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    I want to be buried, when I am dead, close to me a drink filled to the brim

    Bourgogne-Franche-Comtéball is a regionball of Franceball.


    Bourgogne-Franche-Comtéball is a successor of the earlier  Kingdom of the Burgundians, which evolved out of territories ruled the Burgundians, an  East Germanic tribe that arrived in Gaulball's clay in the 5th century. The Burgundians settled in the area around Dijon, Chalon-sur-Saône, Mâcon, Autun and Châtillon-sur-Seine, and gave the name to the region. The Kingdom of the Burgundians was annexed by the Merovingian Franciaball in 534 following their defeat. It was recreated, however, on several occasions when Frankish territories were redivided between the sons on the death of a Frankish king. As part of Franciaball, Burgundyball maintained a semi-autonomous existence, with the Burgundians maintaining their own law code, the "Loi Gombette". However, its southern clay was pillaged by the Saracen invasion of the 8th century. When Charles Martel lord of northern Franciaball drove the invaders out, it divided Burgundyball into four commands: Arles-Burgundyball in Provenceball, Vienne-Burgundyball in Dauphineball, Alemannic Burgundyball in Swissball and Frankish Burgundyball. It appointed its brother Childebrand governor of Frankish Burgundyball. Under the Carolingians, Burgundian separatism lessened and Burgundyball became a purely geographical term, referring only to the area of the counties of the former Burgundyball.

    States of Burgundyball

    Both the Duchy and County of Burgundyball emerged from these counties, aided by the collapse of Carolingian centralism and the division of the Frankish domains brought about by the Partition of Verdun in 843. In the midst of this confusion, Guerin of Provence ( Arles-Burgundyball) attached himself to Charles the Bald, youngest son of King Louis the Pious of the Franks, and aided him in the Battle of Fontenay against Charles's eldest brother, the Emperor Lothar. When the Frankish kingdom was divided along the boundary of the Saône and Meuse (dividing geographical Burgundyball in the process), Guerin was rewarded for its services by the king by being granted the administration of the Counties of Chalonball and Neversball, in which it was by custom expected to appoint Viscounts to rule as its deputies. As a vital military defender of the West Frankish border, Guerin was sometimes known by the Latin term for "leader" – Dux (duke).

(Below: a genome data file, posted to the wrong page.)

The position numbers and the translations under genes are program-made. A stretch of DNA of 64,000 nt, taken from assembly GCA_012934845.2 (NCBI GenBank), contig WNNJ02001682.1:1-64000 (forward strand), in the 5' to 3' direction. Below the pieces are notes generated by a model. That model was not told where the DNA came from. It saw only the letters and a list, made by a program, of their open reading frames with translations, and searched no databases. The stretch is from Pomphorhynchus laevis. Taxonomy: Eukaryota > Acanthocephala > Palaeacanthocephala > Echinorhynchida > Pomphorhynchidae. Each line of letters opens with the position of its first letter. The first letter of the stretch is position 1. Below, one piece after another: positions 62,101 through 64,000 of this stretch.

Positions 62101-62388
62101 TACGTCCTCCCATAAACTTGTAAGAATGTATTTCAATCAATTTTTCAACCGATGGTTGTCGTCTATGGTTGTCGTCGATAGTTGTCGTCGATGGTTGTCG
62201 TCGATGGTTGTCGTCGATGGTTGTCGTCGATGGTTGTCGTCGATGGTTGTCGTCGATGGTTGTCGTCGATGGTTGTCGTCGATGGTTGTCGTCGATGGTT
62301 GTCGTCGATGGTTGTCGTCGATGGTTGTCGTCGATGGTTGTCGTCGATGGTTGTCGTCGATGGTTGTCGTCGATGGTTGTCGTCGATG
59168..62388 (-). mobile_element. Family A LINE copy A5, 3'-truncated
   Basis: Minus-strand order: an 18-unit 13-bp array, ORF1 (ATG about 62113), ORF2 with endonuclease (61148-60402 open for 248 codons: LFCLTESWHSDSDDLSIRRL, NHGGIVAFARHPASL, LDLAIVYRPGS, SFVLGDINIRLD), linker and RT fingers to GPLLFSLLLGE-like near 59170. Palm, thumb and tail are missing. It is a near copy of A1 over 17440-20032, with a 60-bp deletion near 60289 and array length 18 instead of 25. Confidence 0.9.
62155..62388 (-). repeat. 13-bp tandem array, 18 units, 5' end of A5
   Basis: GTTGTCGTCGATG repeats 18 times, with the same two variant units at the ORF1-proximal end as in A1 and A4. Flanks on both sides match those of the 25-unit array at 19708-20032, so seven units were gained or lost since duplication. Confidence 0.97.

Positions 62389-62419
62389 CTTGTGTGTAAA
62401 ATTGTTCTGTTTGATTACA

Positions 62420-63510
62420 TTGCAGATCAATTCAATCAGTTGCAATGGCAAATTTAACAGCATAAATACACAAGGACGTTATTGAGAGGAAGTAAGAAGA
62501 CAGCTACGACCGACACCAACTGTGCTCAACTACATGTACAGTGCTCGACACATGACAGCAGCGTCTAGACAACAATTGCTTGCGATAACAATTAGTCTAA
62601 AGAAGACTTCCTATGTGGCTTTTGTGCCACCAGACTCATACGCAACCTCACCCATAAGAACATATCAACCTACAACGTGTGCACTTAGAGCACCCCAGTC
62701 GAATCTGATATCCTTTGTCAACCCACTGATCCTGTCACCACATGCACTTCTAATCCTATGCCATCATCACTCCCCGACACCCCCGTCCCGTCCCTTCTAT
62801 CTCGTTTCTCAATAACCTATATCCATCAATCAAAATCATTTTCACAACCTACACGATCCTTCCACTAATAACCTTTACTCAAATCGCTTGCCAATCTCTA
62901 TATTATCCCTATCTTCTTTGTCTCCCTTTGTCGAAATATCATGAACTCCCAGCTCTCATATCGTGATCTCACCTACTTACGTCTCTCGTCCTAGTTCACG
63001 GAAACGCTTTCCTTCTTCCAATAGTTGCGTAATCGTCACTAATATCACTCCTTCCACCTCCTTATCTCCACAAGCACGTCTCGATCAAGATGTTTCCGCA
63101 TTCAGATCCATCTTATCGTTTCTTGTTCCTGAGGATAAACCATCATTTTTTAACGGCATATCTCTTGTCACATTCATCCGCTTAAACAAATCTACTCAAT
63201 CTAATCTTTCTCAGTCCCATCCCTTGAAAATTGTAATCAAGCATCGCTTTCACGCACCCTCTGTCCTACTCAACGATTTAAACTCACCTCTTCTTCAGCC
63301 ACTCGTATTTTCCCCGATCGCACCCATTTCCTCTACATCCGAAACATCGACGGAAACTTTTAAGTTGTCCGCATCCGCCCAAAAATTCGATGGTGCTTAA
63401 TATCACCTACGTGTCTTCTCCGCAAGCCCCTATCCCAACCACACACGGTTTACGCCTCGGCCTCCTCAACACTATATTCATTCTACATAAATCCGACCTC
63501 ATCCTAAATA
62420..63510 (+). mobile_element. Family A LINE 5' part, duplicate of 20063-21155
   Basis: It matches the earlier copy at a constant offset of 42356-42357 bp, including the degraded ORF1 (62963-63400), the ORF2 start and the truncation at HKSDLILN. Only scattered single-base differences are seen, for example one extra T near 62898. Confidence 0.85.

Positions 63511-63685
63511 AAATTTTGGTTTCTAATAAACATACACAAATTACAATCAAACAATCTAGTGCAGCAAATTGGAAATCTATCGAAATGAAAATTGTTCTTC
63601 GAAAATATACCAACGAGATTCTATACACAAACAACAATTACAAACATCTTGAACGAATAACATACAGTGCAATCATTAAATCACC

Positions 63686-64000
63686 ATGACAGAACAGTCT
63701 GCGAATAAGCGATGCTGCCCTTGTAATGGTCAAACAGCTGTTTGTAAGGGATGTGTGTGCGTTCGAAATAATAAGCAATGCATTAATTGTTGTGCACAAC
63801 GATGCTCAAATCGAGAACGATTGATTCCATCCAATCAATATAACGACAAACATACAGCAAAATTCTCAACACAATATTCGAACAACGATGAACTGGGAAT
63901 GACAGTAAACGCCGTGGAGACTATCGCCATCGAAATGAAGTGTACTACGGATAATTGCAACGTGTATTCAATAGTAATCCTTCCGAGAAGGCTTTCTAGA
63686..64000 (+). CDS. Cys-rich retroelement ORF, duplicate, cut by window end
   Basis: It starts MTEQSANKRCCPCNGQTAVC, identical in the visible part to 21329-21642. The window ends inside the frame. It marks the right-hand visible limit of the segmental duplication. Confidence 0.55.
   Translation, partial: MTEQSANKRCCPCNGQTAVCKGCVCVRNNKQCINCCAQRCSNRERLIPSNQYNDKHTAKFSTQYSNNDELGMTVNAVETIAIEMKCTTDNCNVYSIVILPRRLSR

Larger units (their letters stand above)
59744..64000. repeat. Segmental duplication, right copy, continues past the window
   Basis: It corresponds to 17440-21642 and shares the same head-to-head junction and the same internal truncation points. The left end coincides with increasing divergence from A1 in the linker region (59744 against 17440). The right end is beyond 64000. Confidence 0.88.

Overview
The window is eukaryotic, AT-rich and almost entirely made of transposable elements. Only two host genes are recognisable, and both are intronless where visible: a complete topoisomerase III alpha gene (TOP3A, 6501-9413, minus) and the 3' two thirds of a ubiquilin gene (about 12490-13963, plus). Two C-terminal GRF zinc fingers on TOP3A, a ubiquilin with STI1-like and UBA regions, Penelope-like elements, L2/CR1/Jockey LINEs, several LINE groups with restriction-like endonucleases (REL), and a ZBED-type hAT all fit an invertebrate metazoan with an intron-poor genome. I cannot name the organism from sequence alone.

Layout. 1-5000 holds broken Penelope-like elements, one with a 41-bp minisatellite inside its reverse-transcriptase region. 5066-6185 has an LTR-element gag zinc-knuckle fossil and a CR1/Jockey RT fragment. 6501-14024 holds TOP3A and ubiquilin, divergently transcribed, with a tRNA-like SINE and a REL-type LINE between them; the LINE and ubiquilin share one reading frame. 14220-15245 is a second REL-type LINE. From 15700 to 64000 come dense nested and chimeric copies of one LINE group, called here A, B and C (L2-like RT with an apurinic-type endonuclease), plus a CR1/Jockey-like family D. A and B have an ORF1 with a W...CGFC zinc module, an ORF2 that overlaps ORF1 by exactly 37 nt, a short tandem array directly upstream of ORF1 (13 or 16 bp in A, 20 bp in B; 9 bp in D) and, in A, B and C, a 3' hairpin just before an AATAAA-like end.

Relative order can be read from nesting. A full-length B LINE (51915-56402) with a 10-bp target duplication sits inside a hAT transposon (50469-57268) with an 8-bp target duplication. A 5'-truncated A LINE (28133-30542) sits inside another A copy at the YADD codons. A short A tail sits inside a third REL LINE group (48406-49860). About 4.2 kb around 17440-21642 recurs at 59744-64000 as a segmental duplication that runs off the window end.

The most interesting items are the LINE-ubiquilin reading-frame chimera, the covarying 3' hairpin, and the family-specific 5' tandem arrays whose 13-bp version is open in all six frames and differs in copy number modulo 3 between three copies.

After that Burgundyball was briefly catapulted to a position of prominence in Franceball's clay, since its Duke Rudolf became king of Franceball in 923 after acceding to the Burgundian territories in 921. It was from its territories in Burgundyball that it drew the resources needed to fight those who challenged its right to rule.

    The Great Age of the Dukes

    Thus, two relatively independent divisions had been formed in the 9th century: the Duchy of Burgundyball (corresponding to the modern region), which remained part of Franceball, and the Free County of Burgundyball ( Franche-Comtéball) out of its clay and part of the HREball. This first was ruled by a cadet branch of the Capetian kings from 1031 until 1361 when the line died out. The golden age of Burgundyball commenced in 1363 when Franceball included it as an intimate friend. Burgundyball added  Flandersball, File:County of Artois-icon.png Artoisball, Franche-Comtéball, and other balls to its clay under its successive Dukes Philippe the bold. Under its successors, Jean the fearless, Philippe the good, and Charles the bold. Burgundyball increased its extent to include most of present-day Belgiumball and Netherlandsball, as well as to Luxembourgball, and tried ton capture Lorraineball, File:County of Sundgau-icon.png Alsaceball and Switzerlandball.

    In the early 15th century Burgundyball sought to dominate Franceball's affairs during its nervous breakdown. When thwarted, they allied with England in 1419 in the Hundred Years War, gaining de facto independence from Franceball and entering the "Renaissance" time. Antagonism between Franceball and Burgundyball climaxed with its defeat in 1477 in front of Nancyball when it tried to eat Lorraineball.

    Burgundyball dissolved

    By heritage, Burgundyball's northern territories passed to Austriaball (and Spainball with the Habsburg's union) rule while the Duchy itself was annexed by Franceball. Franche-Comté was acquired by Franceball in 1678 after centuries of wars between the Spain-Austriaball's alliance and its own regarding this claiming of the Burgundian heritage. Spainball, Belgiumball and Austriaball have recovered some Burgundian values but also many symbols from Burgundyball as its Order of the Toison d'Or", its artistic style or its flag exported in New Spainball.

    After the  French Revolution  Burgundyball disappeared, divided into the départements of Côte-d’Or, Saône-et-Loire, and Yonne. It was rebirthed in 1970 as an administrative region and was reunified in 2016 with Franche Comtéball, forming Bourgogne Franche-Comtéball.


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